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3 Reasons Why Incentive Programs Fail to Increase Field Productivity
In order to keep workforces engaged and drive their continuous growth, companies need to thoroughly approach the development of impactful incentive programs. This is one of a few ways to connect with every individual on a personal level, honor their time and efforts, and successfully align these efforts with the goals of a company. However, the rules for incentive programs to be effective have changed, and unfortunately, more than half of workforces are not satisfied with their company’s current programs. So how can companies fix this?
What kinds of incentives drive field productivity in 2019?
2019 Deloitte’s Global Human Capital Trends report shows that rewards are gradually changing their nature, while at the same time pointing out the ill-preparedness of companies to provide the rewards their people want. In fact, in total, 60% of workforces believe that their companies’ incentive programs are not effective.
What’s interesting is that when workers were asked the main reasons why programs lagged behind, the most frequent answer was that companies simply didn’t understand what was important to them.
So, the key step to making incentive programs work is finding out what workforces need and what they value, completely removing the guesswork. When rewards become personalized—adjusted to every individual’s needs—they motivate the right people to perform the right activities and, as a result, reach desired outcomes faster.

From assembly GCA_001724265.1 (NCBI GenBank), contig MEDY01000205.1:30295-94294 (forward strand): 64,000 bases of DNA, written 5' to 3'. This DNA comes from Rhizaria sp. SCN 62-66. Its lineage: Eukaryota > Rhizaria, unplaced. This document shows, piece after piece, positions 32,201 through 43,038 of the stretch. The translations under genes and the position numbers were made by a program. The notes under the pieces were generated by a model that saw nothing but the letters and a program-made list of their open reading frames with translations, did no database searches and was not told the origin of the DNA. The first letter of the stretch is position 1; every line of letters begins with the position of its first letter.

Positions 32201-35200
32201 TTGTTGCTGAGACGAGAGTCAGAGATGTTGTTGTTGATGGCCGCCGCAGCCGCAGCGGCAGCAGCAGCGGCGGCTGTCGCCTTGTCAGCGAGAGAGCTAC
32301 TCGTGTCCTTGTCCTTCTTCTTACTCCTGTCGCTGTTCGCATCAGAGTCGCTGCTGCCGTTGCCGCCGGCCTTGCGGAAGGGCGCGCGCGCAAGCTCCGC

“We have a simple philosophy: Give the right reward for the right behavior at the right time,” said Matt Hall, general manager at Nu Skin, emphasizing that the development of the right incentive program comes down to a profound understanding of their field and their specific motivators. Once companies are clear on these motivators, their incentive programs will be an effective way to reinforce achievements and motivate to perform better.
The question is how can companies know what is the right reward for their field? In what ways can they gain insights into individuals’ needs without spending a lot of time and financial resources?
How to ensure that your company provides the right incentives
According to the latest research by Bersin™, companies that use data and analysis to understand the rewards preferences of their workforce are 6 times more likely to enjoy high performance. Fortunately, advances in technology now can make the delivery of rewards personalized for every individual. All you need is a robust data-driven tool that will turn data into actionable rewards for your distributed workforce.
At Rallyware, we use a proprietary Machine Learning engine built upon years of accumulated data to develop incentive programs that have been enhancing distributed workforce engagement and performance for more than six years. Thanks to thorough data analysis and emerged patterns, our system predicts the best-suited rewards for each individual to drive desired activities.
A data-driven approach to developing incentive programs is widely used by industry-leading companies that try to scale personalized rewards to meet the needs of their workforces. For example, Neil Morrison, former HR director of Penguin Random House, said that their organization has leveraged data and predictive analytics to study how rewards should be shaped to have the most impact on the bottom line. “That’s [involved] everything from understanding people with different backgrounds but the same job titles to the take-up of benefits and the specific value of certain ones,” he commented. The purpose was to see how specific rewards were impacting turnover and retention on the individual level and if the company should have kept investing in them.